Tag Archives: lejeune

Celebrating World Down Syndrome Day: Societal Inclusion for Prenatally Diagnosed Unborn Babies

Genevieve Plaster, M.A.  

This year, the theme is “’My Friends, My Community’ – The benefits of inclusive environments for today’s children and tomorrow’s adults.” Highlighting the many ways in which people with Down syndrome are included in society is a noble goal – one which should naturally encompass the inclusion of unborn babies who are prenatally diagnosed with Down syndrome and who have all too often become vulnerable to abortion.

World Down Syndrome Day: Celebrating Life and Facing Challenges of Prenatal Discrimination

Charlotte Lozier Institute  

Today is a very special day for all those living with Down syndrome and for all those who love them. Today is a day to celebrate the special gifts those living with Down syndrome bring to our human family. It is also a day to celebrate the progress made from a time when those living with Down syndrome were shunned, feared, and most often hidden away in bleak and often squalid institutions. So much has changed for the better, but there are still many challenges to overcome.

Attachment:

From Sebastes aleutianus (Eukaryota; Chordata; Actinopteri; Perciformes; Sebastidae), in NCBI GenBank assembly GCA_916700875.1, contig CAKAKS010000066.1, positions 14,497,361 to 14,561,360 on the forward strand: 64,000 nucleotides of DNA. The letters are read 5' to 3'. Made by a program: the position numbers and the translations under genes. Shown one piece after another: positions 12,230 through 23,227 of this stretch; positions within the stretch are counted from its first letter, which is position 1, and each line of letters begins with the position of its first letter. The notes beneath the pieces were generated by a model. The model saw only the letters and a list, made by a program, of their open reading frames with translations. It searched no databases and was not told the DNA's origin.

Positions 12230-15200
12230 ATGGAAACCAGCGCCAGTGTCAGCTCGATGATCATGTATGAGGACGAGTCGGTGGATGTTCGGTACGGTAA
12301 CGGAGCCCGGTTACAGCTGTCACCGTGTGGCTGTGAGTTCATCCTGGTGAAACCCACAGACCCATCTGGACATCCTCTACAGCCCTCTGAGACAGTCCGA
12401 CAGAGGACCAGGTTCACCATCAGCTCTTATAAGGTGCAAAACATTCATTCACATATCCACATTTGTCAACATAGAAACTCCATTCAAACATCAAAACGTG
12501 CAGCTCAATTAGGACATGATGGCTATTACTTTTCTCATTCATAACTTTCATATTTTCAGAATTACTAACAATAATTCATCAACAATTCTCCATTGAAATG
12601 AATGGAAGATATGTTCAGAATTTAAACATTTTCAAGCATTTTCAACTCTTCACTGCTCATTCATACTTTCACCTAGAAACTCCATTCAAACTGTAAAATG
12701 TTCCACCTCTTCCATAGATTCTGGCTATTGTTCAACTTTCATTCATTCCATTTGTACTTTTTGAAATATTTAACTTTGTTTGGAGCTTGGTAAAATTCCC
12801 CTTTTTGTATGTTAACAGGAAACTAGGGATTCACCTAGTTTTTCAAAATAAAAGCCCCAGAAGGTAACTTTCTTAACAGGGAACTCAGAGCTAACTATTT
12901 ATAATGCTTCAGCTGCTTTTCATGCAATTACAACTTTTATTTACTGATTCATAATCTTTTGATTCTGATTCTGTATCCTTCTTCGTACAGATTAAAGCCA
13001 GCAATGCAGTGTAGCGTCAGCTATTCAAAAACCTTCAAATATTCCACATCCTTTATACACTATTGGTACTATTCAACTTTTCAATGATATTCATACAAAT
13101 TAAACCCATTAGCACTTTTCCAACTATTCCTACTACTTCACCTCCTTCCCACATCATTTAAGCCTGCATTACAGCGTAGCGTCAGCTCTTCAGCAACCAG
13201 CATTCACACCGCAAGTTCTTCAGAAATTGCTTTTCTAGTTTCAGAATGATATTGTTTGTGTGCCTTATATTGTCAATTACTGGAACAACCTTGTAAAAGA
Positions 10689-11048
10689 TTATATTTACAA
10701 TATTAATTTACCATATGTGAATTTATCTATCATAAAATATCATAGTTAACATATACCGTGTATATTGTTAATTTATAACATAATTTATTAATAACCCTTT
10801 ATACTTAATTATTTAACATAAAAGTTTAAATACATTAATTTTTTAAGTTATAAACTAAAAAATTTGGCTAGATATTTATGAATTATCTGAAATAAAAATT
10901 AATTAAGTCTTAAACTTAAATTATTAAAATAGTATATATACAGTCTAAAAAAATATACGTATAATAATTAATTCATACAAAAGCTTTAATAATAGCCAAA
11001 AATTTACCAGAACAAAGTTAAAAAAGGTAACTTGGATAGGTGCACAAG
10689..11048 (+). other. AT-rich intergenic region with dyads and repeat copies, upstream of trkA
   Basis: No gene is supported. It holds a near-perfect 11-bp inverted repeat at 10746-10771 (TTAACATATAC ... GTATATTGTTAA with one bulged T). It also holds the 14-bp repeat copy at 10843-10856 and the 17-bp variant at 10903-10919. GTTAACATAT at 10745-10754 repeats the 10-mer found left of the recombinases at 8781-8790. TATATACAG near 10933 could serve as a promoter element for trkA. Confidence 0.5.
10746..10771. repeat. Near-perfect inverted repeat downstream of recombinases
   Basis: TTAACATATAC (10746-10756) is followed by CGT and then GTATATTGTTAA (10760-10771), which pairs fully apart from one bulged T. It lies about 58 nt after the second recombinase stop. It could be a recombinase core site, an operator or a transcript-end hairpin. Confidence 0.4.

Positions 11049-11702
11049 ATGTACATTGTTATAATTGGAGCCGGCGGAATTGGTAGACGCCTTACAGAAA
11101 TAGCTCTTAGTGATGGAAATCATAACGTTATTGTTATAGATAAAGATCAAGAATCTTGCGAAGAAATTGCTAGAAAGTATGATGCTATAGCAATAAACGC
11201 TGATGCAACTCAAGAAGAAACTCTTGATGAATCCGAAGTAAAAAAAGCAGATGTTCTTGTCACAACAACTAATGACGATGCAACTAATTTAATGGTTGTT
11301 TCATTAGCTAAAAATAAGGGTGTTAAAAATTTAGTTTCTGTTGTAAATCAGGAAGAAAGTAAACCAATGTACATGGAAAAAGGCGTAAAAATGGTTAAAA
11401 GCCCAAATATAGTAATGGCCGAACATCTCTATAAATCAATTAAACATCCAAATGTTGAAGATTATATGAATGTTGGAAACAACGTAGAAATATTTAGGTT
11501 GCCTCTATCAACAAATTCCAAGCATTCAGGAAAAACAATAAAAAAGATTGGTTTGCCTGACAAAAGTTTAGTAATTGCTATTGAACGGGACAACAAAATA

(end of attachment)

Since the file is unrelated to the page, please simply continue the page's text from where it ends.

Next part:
Charlotte Lozier Institute Co-Hosts U.S. Premiere of Jerome Lejeune Documentary

Charlotte Lozier Institute  

On May 6, the Charlotte Lozier Institute (CLI) is co-hosting a free screening of the new documentary film about Jerome Lejeune entitled To the Least of My Brothers and Sisters. The screening is open to the public and takes place next Wednesday in Washington, D.C.

In 1958, Lejeune discovered that Down syndrome was caused by an extra copy of the 21st chromosome. Lejeune was hailed as “The Father of Modern Genetics” for that discovery, which radically changed the course of modern medicine.

New Study: Abortion after Prenatal Diagnosis of Down Syndrome Reduces Down Syndrome Community by Thirty Percent

Charlotte Lozier Institute  

How many babies prenatally diagnosed with Down syndrome (DS) are aborted in the United States each year? Well, we don’t know. While new data suggesting lower numbers has recently been published, we continue to see most often in print a statistics of 90% – 92%. While that certainly draws attention to the horrifying reality that the majority of children prenatally diagnosed with DS are aborted, it is not accurate. That number relies on a 1999 European study with little data drawn from the U.S. There are good reasons for advocates to use the best data available to raise awareness of the problem that exists in the link between prenatal diagnosis and abortion.